Learning to Listen: Musical Hearing and the Construction of Musicality in the Nineteenth Century


Mellon/ACLS Dissertation Completion Fellowships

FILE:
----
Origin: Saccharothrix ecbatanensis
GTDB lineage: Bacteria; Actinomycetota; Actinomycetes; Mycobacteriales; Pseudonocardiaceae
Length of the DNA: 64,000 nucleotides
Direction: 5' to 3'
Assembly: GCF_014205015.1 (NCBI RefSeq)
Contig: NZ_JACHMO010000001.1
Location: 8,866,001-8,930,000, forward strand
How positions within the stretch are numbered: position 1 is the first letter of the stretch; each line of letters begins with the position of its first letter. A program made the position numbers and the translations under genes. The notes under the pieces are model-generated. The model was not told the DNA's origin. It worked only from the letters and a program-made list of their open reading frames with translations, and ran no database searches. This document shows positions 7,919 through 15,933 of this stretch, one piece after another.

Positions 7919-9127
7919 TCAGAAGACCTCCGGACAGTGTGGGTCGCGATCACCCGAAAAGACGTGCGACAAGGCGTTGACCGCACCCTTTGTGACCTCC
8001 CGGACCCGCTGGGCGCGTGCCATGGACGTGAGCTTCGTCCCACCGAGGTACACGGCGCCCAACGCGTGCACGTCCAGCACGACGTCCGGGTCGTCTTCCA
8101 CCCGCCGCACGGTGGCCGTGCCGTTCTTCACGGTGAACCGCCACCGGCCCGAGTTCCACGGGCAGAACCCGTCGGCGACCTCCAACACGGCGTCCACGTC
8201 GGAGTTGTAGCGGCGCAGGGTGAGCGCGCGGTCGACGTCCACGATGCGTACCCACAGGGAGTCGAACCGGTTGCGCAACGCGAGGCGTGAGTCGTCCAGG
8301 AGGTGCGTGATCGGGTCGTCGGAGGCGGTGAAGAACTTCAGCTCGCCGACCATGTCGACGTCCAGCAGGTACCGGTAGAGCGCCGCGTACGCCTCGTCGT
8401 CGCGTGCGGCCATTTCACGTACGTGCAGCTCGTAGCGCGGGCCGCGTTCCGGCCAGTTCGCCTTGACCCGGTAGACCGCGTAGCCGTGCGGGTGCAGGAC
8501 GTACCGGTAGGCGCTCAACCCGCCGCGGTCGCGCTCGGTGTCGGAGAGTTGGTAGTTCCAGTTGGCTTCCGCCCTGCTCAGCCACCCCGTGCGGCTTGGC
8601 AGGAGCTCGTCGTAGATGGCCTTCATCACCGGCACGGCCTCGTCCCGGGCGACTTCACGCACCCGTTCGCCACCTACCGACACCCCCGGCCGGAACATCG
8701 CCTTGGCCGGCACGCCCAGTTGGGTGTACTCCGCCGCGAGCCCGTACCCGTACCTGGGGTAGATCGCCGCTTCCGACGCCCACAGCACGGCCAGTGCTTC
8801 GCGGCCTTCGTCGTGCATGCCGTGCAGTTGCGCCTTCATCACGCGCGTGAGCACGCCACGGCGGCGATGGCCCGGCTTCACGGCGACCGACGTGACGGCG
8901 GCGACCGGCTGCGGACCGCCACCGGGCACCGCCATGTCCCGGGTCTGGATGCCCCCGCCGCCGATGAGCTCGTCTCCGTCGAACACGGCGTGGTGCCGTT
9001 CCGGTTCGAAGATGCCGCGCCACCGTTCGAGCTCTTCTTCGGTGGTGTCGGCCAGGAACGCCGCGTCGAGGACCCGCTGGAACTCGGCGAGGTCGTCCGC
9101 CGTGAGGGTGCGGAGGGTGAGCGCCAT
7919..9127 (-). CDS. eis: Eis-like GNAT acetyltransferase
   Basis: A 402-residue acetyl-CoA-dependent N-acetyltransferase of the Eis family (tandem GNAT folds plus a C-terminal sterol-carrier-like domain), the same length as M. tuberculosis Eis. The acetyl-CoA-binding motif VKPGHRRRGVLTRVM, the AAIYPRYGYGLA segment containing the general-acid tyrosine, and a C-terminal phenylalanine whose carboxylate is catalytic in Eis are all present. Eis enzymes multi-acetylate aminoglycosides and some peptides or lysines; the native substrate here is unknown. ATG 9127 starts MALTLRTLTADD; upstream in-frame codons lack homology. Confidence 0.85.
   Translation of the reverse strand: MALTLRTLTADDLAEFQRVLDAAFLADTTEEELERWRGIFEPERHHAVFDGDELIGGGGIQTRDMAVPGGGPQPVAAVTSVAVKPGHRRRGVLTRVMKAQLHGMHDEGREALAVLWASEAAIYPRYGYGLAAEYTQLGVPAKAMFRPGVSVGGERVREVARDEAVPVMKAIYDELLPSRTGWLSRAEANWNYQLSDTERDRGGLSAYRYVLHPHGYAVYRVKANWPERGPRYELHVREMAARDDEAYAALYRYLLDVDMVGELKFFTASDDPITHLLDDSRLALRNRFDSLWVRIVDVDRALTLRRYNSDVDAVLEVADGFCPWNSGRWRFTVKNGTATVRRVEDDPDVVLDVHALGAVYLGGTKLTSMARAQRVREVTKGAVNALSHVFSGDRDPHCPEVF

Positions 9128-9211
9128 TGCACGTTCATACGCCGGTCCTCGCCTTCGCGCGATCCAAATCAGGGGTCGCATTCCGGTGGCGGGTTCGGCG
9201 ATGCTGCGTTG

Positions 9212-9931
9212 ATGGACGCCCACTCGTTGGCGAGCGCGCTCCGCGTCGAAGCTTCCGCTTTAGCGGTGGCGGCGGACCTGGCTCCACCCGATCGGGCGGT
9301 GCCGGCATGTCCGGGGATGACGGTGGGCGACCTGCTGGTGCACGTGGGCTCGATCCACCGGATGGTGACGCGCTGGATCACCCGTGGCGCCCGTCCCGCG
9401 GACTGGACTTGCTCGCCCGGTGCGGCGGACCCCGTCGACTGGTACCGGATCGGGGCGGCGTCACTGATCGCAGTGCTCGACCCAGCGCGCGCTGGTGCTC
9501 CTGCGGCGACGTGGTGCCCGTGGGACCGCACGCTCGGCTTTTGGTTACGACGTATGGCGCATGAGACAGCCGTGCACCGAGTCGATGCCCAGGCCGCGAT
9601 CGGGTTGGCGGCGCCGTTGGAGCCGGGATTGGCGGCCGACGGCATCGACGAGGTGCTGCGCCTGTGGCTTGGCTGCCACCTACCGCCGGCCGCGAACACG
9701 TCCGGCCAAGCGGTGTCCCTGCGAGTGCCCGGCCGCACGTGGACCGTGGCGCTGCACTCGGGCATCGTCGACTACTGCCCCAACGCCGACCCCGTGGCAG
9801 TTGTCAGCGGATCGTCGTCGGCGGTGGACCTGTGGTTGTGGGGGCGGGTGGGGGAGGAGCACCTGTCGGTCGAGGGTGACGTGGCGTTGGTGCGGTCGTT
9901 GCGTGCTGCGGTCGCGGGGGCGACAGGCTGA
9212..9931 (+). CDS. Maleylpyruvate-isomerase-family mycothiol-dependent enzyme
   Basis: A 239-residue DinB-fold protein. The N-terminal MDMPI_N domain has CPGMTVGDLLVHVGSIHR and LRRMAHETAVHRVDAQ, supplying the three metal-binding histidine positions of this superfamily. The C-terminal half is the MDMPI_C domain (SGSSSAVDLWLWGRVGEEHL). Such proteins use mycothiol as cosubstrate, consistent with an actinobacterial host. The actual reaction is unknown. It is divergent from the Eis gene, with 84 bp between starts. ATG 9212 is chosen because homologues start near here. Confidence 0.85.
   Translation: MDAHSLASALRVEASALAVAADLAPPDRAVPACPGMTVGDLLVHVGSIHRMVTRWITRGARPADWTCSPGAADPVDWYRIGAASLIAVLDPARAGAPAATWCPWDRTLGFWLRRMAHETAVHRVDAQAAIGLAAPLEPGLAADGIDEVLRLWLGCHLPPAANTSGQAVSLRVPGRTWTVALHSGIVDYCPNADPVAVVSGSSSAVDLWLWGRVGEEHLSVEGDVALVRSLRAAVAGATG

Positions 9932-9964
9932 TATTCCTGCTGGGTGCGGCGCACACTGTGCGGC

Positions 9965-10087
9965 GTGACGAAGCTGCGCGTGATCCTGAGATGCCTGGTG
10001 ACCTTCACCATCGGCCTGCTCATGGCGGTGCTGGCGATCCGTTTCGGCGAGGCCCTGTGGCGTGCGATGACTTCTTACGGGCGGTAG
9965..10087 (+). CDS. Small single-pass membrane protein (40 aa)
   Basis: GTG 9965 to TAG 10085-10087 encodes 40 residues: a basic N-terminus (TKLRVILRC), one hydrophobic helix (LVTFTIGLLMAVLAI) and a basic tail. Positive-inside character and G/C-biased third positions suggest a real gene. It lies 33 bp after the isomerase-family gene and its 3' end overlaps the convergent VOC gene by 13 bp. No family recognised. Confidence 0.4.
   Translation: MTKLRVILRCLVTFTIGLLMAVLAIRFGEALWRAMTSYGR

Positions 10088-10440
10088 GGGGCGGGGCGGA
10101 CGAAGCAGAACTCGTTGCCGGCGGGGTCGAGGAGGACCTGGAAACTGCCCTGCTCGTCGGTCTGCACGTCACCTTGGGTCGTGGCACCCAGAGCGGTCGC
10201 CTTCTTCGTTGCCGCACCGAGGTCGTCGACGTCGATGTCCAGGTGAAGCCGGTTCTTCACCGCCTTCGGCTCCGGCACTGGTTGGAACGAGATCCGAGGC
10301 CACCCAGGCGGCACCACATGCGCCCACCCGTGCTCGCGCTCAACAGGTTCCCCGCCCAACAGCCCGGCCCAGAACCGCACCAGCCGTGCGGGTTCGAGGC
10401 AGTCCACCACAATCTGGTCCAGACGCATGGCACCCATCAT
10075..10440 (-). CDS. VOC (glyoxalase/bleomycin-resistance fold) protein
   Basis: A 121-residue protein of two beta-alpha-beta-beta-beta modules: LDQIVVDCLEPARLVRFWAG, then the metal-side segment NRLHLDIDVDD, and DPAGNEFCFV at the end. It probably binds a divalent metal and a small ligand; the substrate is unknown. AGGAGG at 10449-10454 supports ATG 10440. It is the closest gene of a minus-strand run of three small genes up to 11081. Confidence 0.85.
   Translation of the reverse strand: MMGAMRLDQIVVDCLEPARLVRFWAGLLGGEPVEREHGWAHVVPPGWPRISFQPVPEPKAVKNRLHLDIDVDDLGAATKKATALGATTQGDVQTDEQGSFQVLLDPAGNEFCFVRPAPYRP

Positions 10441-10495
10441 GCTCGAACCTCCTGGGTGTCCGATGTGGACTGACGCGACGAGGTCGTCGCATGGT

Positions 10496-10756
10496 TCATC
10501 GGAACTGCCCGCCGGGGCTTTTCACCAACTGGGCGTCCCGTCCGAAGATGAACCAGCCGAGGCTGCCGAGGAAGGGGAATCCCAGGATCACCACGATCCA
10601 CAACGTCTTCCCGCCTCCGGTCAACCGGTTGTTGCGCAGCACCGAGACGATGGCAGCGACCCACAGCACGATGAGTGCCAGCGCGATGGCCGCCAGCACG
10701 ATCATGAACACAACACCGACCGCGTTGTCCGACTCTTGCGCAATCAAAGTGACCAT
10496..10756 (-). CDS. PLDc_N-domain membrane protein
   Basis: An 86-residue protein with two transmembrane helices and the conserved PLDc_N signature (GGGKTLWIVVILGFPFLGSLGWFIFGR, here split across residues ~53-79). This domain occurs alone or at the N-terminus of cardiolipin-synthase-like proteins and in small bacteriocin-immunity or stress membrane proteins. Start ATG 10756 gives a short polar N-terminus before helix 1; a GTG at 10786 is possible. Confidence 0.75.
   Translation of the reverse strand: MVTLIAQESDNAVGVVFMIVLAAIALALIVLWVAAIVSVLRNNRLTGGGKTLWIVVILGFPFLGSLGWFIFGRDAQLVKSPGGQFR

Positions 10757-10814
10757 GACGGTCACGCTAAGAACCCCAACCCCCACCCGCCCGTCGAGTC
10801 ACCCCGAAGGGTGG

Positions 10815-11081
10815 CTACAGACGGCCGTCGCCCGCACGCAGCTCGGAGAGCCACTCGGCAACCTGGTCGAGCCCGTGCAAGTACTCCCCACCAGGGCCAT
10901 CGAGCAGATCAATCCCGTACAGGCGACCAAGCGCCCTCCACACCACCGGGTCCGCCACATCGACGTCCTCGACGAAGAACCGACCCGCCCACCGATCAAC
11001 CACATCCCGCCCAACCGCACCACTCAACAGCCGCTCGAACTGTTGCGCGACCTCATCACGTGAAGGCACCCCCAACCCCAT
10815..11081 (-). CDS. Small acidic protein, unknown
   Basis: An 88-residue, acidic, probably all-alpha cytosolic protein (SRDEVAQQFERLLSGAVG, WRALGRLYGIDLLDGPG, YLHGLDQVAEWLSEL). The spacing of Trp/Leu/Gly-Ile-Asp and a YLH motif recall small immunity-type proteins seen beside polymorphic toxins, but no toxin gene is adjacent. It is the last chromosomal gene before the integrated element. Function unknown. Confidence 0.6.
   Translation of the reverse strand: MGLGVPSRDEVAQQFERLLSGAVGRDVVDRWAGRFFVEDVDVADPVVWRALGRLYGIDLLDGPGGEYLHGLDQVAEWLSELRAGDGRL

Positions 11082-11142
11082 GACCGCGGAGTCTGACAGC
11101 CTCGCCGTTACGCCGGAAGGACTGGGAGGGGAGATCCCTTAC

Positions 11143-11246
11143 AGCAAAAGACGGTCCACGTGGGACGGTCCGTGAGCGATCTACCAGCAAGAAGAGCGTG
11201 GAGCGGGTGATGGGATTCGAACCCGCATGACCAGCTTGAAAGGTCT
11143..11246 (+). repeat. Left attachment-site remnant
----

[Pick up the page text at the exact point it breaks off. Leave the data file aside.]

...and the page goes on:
This project explores the changing construction of skilled musical listening within the Western art music tradition of the nineteenth century. Considering evidence from musical aesthetics, pedagogy, and scientific inquiry, it shows that during this period the ability to hear music in detailed and analytical ways superseded skills of performance as a central hallmark of musicality. This contradicted earlier models of musicianship that centered on the production of musical sound, revising eighteenth-century beliefs that a “musical ear” was a fixed characteristic that a person either had or did not. These new ideals of listening emanated in part from mid-century conservative musical aesthetics, but they also were enabled by scientific advances in the study of sensation and perception, and translated into practice through the emerging pedagogical discipline of ear training. In this way, the silent, internal act of listening became synonymous with musicality itself, serving as a powerful gatekeeper of musical identity.